The Charm City Circulator (
is a fleet of 30 free shuttle buses that run every 10-15 minutes on four
different routes – including the Banner Route from Inner Harbor to Fort

The Water Taxi service (9410 563 3900;
connects various points around Inner Harbor and the Patapsco River including
Fort McHenry: adult day pass $12 (£7), child pass $6 (£3.50).

Star-spangled sites

The Star-Spangled Banner Flag House (410 837 1793;
is at 844 E Pratt Street near Inner Harbor. Open Tues-Sat 10am-4pm; $8 (£5)

Fort McHenry (Alamy/Getty Images)

Fort McHenry (410 962 4290;
is at 2400 E Fort Avenue. Open [from Sept 2] 9am-4.45pm daily; $7 (£4.50)

The Maryland Historical Society (410 685 3750;
is at 201 W Monument Street. Open Wed-Sat 10am-5pm, Sun noon-5pm; $9

The Reginald F Lewis Museum of Maryland African American History Culture
(443 263 1800;
at 830 E Pratt Street features an exhibition on the flag, For Whom It
Stands. Open Wed-Sat 10am-5pm, Sun noon-5pm; $8 (£5).

The American Visionary Art Museum (410 244 1900;
at 800 Key Highway in Federal Hill is celebrating the anniversary with an
outdoor exhibition. Open Tues-Sun 10am-6pm; $15.95 (£9.50).

Also worth a visit

The BO Railroad Museum (410 752 2490;
is at 901 W Pratt Street. Open Mon-Sat 10am-4pm, Sun 11am-4pm; $16/£9.50
(2-12s $10/£6). The War Came by Train exhibit, marking the 150th anniversary
of the Civil War, runs until April 2015.

The Edgar Allan Poe House (,
where the writer lived in the mid-1830s, reopened this year at 203 N Amity
Street. Open weekends 11am-4pm; $5 (£3). He is buried nearby, in Westminster
Burying Ground, at the corner of Fayette and Greene streets.

Where to eat

Baltimore is famed for its seafood. Two good places are the upmarket Oceanaire
Seafood Room (443 872 0000;
at 801 Aliceanna Street, with great oysters from $3 (£2) and mains such as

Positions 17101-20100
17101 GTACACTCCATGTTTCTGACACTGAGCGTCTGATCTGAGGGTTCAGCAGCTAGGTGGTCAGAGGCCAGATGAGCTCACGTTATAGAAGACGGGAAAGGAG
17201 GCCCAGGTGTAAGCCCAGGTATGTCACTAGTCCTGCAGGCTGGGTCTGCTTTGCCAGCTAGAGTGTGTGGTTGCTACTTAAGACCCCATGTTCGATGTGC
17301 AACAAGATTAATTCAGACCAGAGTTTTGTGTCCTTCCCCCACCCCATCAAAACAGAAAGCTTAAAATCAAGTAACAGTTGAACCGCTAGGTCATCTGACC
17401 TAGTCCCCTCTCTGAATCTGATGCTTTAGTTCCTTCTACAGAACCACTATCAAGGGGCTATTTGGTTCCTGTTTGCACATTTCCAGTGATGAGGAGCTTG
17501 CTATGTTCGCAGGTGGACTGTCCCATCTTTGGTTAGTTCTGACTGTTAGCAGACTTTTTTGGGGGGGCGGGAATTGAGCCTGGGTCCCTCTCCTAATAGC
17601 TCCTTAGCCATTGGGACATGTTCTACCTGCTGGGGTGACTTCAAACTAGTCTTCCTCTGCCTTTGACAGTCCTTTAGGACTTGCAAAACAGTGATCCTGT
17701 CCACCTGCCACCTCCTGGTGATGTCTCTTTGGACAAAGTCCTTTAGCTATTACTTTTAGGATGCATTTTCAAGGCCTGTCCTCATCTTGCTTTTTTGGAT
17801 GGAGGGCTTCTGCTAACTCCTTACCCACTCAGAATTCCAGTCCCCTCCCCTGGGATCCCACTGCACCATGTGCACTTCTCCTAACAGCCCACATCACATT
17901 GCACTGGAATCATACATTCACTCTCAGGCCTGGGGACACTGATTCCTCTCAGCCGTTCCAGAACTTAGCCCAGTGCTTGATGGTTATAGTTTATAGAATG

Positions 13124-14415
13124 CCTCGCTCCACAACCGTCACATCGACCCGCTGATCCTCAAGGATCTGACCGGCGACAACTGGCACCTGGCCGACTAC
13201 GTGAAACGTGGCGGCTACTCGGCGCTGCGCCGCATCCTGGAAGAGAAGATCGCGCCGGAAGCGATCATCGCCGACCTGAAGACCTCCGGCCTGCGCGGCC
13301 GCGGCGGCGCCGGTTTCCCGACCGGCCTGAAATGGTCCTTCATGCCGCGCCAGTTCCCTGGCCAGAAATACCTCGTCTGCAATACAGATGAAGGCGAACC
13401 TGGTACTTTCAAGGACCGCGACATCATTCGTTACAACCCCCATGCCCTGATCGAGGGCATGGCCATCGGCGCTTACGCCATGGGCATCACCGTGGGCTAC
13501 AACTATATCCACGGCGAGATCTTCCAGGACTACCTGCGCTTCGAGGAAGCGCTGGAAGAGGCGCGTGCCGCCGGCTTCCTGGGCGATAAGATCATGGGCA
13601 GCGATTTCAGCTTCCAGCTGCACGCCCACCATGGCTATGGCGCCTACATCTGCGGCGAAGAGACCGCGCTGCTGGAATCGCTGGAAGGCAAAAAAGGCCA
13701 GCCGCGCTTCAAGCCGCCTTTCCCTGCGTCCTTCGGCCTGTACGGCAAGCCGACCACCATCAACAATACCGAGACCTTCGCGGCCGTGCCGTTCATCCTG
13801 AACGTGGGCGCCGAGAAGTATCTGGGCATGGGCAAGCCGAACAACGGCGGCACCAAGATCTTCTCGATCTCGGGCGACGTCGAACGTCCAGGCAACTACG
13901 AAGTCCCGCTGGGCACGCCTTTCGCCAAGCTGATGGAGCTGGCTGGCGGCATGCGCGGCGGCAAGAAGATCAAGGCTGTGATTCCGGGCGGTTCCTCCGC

tilefish with white crabmeat for $30-40 (£18-24); and the unpretentious John
Steven Tavern (410 327 5561; john at 1800 Thames Street
in Fell’s Point: crab cake starters $12.95 (£8), seared scallops $25.95

More information

Baltimore Visitor Centre at 401 Light Street on Inner Harbor has an exhibition
on Maryland in the War of 1812. Open 9am-6pm daily until the end of
September, then 10am-4pm until May. See also,

Read more

Star Spangled Banners to reunite
Grand Central centenary: 100 fascinating facts
New York’s Grand Central Terminal turns 100
Greyhound Bus centenary: 100 years of mythmaking

Virginia, USA: America’s English side
Long Island beach holidays: The Hamptons
USA: Fifty great American adventures

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The Rijksmuseum, located in the Museum Square in Amsterdam has become a popular attraction for art lovers. PHOTO SOURCE: CREATIVE COMMONS, WIKIPEDIA

Amsterdam is cleaning up its act, The Guardian reported in April last year. The city that was once defined by its tolerant vibe, notorious brothels and cannabis cafes was now striving for an image makeover. And one of the key components of this transformation was the renovation and reopening of its major museums, such as The Van Gogh Museum, the National Maritime Museum and the Rijksmuseum — the Dutch answer to the Louvre.